“Rejoice in the Lord always; again I will say, Rejoice. Let your gentleness be known to everyone. The Lord is near. Do not worry about anything, but in everything by prayer and supplication with thanksgiving let your requests be made known to God. And the peace of God, which surpasses all understanding, will guard your hearts and your minds in Christ Jesus. Finally, beloved, whatever is true, whatever is honorable, whatever is just, whatever is pure, whatever is pleasing, whatever is commendable, if there is any excellence and if there is anything worthy of praise, think about[d] these things. Keep on doing the things that you have learned and received and heard and seen in me, and the God of peace will be with you.
Acknowledgment of the Philippians’ Gift
I rejoice in the Lord greatly that now, at last, you have revived your concern for me; indeed, you were concerned for me but had no opportunity to show it. Not that I am referring to being in need; for I have learned to be content with whatever I have. I know what it is to have little, and I know what it is to have plenty. In any and all circumstances I have learned the secret of being well-fed and of going hungry, of having plenty and of being in need. I can do all things through him who strengthens me. “
For many of us, imagining what it’s like to truly be in need is impossible. We have so much in our lives we take for granted that even luxuries like TVs and computers are expected in people’s homes, and we’re surprised if someone goes without them. In our verse, Paul says he knows “what it is to have plenty,” but his definition of plenty and ours are probably wildly different. We live in a culture where “plenty” doesn’t just mean having all of life’s necessities, but a whole lot of luxuries as well. Our culture is telling us to always want more, to the point that we’re anxious if we don’t have the video games, clothes or kitchen appliances we want, even if our needs are more than taken care of.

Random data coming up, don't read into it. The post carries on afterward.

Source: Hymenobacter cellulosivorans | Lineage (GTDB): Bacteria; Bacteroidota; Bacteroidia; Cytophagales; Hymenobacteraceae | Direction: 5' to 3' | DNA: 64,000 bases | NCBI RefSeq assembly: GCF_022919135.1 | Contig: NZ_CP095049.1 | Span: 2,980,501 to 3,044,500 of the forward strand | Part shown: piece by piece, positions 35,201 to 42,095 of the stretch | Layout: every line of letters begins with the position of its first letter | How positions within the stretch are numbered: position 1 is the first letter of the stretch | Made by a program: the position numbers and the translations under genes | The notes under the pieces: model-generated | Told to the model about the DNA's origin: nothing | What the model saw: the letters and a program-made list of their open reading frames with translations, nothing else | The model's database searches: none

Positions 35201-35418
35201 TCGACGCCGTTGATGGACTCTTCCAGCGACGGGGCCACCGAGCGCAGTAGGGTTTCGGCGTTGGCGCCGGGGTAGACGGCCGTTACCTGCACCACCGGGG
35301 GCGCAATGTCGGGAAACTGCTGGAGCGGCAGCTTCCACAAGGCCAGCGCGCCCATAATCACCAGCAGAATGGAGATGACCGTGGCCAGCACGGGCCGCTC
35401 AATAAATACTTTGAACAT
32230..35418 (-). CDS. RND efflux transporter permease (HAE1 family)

One reason we want so much can be explained by the concept of “Retail Therapy.” When we feel stressed in certain areas of our lives–work, relationships, even finances–buying something we’ve been wanting makes us feel a little better and gives us some sense of control–for a while, at least. In our materialistic society, it makes sense that we seek to acquire and surround ourselves with stuff to push back against worry and fear. We’re being sold on what we “should” have everywhere we go, and advertisers do a great job of making us feel like buying their product is the best way to improve our situations and finally feel peace. But when will we think what we have is enough?
But Paul provides a better solution: “…in every situation, by prayer and petition, with thanksgiving, present your requests to God.” At the end of these verses, he further explains that his method for contentedness in situations of both poverty and plenty is knowing that he can do anything “through Him who gives me strength.” The fact that those of us who already have plenty still want to acquire stuff should show us that owning more won’t make us content in any meaningful way. But if we follow Paul’s example of giving all our worries to God, we’ll find God’s peace no matter how much we have.
we so easily fall into the trap of believing that the amount of stuff we have and the contentedness we feel are linked together. Help us remember that the peace needed to heal our anxieties comes from You, not our possessions. Remind us how much we already have, and help us to be grateful for even the bare necessities. Amen.
Written by Preston Thiemann
Preston Thiemann married his wife, Rachel, in September 2017. They live here in Lincoln. He is the Web Content Coordinator for the ASEM Marketing team at the University of Nebraska–Lincoln, where he’s worked since April 2015. At Sheridan, he also plays guitar on the Praise Band. In his spare time, he enjoys reading, watching movies and spending time with friends.